Toward a Different Debate about the Existence of God

The scientific establishment in the United States promotes three lies about biological evolution:

  1. Human beings evolved from animals.
  2. Natural selection, epigenetics, and natural genetic engineering explain how giraffes descended from bacteria.
  3. Evolution does not violate the second law of thermodynamics because the law only applies to isolated systems.
The truth is:

  1. Hypothetical creatures called *homo sapiens* evolved from animals. Homo sapiens don't have free will and the conscious knowledge of human beings as opposed to the sense knowledge of animals.
  2. The three mechanisms only explain why giraffes have long necks.
  3. The second law of thermodynamics only applies to liquids, solids, and gases. A Boeing 747 does not have a temperature.
The cosmological argument for God's existence is based on the scientific fact that human beings did not evolve from animals. This fact and the metaphysics of Thomas Aquinas provides an argument for God's existence. This argument is properly called the *cosmological argument* because it is similar to the "prime mover" argument from Aristotle and the "first cause" argument by Aquinas, but makes much more sense. One would think a person could learn what the cosmological argument is from the entry with this title in the Stanford Encyclopedia of Philosophy. The SEP just discusses the demented "first cause" argument because, I suppose, the SEP is an official publication of the scientific establishment.

This book does not explain the cosmological argument either nor does a book that the author recommends:

Graham Oppy's *Arguing About Gods* is one of the recent and significant works that present a comprehensive account of the numerous arguments about the existence of God. (p. 28)


Paul Seungoh Chung is trying to shed light on the arguments for God's existence and starts by saying,

There is something odd in the way we argue about the existence of God.(p. 1)


It makes no sense at all to argue about God's existence. What makes sense is to argue about the reasons there are for believing God has revealed to us that we pay for our sins after we die. The cosmological argument is the existence of human beings plus metaphysical handwaving. It shows an understanding of the argument to say the metaphysical handwaving has no content and is contradictory. The metaphysical handwaving, however, sheds light on why God told Moses his name was Yahweh ("I am who am", Exodus 3:14). A finite being is a composition of two principles or incomplete beings: essence and existence. A finite being's essence limits its existence, and God is a pure act of existence.

The book has the heading "Debate between Richard Swinburne and J. L. Mackie." Swinburne argues that morality (free will) and the conscious knowledge of human beings is evidence that God exists. This is the author's account of Mackie's rebuttal:

Likewise, morality and consciousness may be explained in materialist terms, and although he concedes that there is some difficulty in giving an account of how conscious awareness emerges for the materialist, the difficulty for rival positions is 'at least as great. (p. 24)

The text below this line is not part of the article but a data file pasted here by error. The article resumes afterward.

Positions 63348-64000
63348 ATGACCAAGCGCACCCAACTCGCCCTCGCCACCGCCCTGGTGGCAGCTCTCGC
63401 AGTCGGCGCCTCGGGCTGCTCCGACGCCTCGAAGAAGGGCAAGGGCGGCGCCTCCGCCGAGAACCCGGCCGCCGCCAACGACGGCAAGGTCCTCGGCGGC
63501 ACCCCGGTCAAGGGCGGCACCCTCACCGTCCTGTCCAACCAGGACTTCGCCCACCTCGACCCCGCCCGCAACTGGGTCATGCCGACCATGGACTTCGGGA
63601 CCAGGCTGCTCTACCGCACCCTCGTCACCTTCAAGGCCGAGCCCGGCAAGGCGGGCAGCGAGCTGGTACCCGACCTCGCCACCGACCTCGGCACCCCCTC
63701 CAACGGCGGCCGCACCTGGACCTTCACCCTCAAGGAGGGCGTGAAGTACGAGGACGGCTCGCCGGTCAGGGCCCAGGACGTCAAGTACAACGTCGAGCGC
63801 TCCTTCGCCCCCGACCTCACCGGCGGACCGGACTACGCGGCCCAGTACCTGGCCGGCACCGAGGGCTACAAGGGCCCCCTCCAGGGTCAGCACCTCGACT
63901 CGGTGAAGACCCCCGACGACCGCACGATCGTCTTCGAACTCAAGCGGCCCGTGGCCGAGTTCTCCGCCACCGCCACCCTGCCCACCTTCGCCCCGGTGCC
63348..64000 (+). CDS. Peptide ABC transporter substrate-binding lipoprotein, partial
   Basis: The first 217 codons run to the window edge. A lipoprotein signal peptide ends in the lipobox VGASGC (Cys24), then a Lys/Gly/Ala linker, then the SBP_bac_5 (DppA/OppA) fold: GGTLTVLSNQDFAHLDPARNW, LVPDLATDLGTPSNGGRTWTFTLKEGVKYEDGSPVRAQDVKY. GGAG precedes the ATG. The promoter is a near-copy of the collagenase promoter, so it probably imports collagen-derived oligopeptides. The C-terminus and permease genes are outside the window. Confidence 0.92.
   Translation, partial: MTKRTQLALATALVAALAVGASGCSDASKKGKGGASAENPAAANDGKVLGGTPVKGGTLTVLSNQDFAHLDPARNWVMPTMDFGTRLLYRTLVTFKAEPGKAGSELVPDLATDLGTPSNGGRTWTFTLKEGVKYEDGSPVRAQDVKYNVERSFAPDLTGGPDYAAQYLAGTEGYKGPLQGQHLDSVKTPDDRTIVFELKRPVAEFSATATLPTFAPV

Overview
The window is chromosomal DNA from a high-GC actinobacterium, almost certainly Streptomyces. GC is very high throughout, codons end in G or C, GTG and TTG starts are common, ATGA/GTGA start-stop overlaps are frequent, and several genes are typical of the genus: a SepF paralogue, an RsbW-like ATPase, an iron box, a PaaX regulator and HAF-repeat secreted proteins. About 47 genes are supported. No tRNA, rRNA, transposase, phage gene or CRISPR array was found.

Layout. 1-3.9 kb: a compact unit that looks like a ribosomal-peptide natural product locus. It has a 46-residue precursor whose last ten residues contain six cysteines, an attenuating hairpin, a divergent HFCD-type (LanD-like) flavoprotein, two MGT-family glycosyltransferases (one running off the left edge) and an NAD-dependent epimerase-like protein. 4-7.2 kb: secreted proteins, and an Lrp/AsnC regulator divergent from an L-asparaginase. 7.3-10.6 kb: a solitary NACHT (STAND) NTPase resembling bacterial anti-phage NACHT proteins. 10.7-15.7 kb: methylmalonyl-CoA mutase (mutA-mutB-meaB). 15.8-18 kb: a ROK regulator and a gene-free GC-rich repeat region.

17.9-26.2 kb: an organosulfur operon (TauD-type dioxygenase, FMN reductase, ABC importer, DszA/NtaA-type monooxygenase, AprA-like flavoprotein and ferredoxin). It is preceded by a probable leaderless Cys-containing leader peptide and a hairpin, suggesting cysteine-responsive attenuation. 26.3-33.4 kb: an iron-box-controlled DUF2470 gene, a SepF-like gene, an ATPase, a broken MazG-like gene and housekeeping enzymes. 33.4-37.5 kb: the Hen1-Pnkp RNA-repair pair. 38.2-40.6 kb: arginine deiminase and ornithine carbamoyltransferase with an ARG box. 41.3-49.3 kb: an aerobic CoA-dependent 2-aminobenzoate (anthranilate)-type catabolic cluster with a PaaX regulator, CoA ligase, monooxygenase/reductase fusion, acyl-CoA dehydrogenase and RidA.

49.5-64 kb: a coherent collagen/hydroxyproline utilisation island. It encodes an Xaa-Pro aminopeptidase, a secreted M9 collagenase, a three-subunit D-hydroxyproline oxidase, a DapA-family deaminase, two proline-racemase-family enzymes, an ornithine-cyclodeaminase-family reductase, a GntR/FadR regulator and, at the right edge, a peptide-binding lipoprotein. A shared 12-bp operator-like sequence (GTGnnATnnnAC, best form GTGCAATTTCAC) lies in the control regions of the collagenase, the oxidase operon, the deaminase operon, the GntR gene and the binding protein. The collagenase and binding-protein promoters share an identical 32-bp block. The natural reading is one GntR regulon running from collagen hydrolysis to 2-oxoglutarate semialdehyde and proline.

In my opinion, so-called atheists and agnostics are either irrational or dishonest. The irrational ones say that "morality and consciousness" are illusions. The dishonest ones say that "morality and consciousness" are emergent properties.

What the dishonest ones mean is that there is no spiritual substance lurking between the grey and white matter of the human brain. In other words, human beings do not have souls. The honest way to express this is to say there is no evidence human beings have souls. Since I am a Catholic, I would add that the idea conflicts with the doctrines of Original Sin and the Second Coming of Jesus Christ.

Another honest way of expressing this is to say, "Human beings have the property of free will and consciousness, and water has the property of freezing into ice. This property of water emerges from the properties of hydrogen and oxygen. By analogy, the properties of free will and consciousness emerge from the atoms and molecules in the human brain." Using the phrase, "by analogy," brings out that free will and consciousness are not scientific observations. We know we have these properties because we can make ourselves the subject of our own knowledge.

Notwithstanding reason and Christian dogma, many people think God gives souls to us at conception and these souls go to purgatory when we die. This idea makes everybody happy. It makes atheists and agnostics happy because it shows how irrational religious people are. It makes religious people happy because it explains why atheists and agnostics don't believe in God. The explanation is that atheists and agnostics have a materialistic world view.

As you can see from the title, the author has a lot to say about world views. I personally do not have a world view. Nor does Bernard Lonergan who wrote Insight: A Study of Human Understanding. My mind is structured like the scientific method. At the lowest level I make observations, which requires paying attention. At the level of inquiry I ask questions and extremely intelligent people invent theories to answer the questions. At the level of reflective judgment, I gather the evidence and decide whether a theory is true or just probable. This requires being rational. The next level is deciding what to do with my body. This requires being responsible.